The Importance of Continued Deadheading
The sight of ugly, dead blooms often spurs gardeners to remove the spent blooms and seedpods of their annual and perennial plants. This process is commonly known as deadheading. Deadheading can be continued throughout the spring, summer and early fall to prolong the bloom cycle of annuals and perennials. It may be an unwelcome chore, but if practiced on a regular basis, your garden will continue to thrive and bloom throughout the summer.
Deadheading is performed by simply pinching off the dead bloom with your fingers, or for plants with thicker stems, pruning back the stem with the dead bloom on it. Removing the dead or dying blooms, along with seedpods, from a plant will often prompt the plant to rebloom. It is important to remove the dead blooms before the seedpod is formed. Deadheading before the plant has set any seedpods drives the plant to continue to rebloom in an attempt to once again form seedpods for reproduction. There are also plants that could be deadheaded, but many prefer not to in order to create winter interest with the dried seedpods. Some examples include any plants with berries, hydrangeas, and honeysuckle.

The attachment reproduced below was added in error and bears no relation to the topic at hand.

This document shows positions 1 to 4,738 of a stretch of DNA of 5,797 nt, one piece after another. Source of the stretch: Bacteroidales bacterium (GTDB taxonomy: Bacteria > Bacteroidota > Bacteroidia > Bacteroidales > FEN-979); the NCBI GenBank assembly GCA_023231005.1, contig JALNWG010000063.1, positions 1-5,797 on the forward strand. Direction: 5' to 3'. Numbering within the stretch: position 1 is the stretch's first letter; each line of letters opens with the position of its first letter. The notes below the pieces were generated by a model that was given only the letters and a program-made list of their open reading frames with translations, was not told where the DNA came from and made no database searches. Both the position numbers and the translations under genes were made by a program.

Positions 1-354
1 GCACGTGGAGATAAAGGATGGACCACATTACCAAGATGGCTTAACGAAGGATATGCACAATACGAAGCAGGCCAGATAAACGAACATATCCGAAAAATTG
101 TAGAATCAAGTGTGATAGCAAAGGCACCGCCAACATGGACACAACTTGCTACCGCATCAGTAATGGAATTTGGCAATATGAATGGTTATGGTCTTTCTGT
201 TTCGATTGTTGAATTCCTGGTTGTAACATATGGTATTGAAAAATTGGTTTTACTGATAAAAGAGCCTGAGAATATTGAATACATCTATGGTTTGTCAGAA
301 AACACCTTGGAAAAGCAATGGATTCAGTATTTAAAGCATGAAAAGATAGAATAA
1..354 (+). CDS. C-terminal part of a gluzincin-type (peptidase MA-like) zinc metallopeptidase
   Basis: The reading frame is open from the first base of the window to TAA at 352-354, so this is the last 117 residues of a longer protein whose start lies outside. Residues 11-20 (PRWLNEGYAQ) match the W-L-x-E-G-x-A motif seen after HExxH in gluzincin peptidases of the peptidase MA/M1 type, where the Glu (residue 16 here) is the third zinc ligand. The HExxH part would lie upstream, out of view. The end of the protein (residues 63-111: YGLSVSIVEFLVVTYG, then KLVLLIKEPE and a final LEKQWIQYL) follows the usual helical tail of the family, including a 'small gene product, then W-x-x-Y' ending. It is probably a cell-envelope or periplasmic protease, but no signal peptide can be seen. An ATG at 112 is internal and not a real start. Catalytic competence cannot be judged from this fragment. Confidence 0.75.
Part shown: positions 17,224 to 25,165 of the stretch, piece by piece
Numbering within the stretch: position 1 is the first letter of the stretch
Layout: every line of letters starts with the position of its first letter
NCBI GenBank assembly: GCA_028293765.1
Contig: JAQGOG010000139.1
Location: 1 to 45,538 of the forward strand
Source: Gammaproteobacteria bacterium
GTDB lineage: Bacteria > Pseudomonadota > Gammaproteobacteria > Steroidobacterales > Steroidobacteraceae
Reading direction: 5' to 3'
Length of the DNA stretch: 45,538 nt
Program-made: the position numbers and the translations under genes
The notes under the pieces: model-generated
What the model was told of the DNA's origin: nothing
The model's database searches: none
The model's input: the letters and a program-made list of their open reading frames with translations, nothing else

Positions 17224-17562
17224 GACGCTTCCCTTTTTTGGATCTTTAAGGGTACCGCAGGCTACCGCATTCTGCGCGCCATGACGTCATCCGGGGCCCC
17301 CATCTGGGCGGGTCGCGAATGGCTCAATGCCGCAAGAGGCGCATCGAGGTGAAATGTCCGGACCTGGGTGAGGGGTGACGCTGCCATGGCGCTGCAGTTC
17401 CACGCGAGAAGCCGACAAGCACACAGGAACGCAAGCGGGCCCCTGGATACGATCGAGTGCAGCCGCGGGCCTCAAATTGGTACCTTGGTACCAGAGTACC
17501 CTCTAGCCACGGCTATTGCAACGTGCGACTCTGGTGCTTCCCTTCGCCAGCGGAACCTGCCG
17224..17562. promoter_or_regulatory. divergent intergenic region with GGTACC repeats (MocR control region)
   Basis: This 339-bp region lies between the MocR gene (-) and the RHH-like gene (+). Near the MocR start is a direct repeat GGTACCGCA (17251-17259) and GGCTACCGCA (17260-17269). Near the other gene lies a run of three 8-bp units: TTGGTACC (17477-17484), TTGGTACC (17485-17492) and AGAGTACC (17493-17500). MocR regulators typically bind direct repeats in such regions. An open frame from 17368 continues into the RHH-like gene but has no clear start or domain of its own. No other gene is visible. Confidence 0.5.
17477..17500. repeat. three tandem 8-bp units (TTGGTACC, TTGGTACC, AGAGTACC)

For more information on deadheading, stop by Delhi Flower and Garden Center and talk to one of our many experts.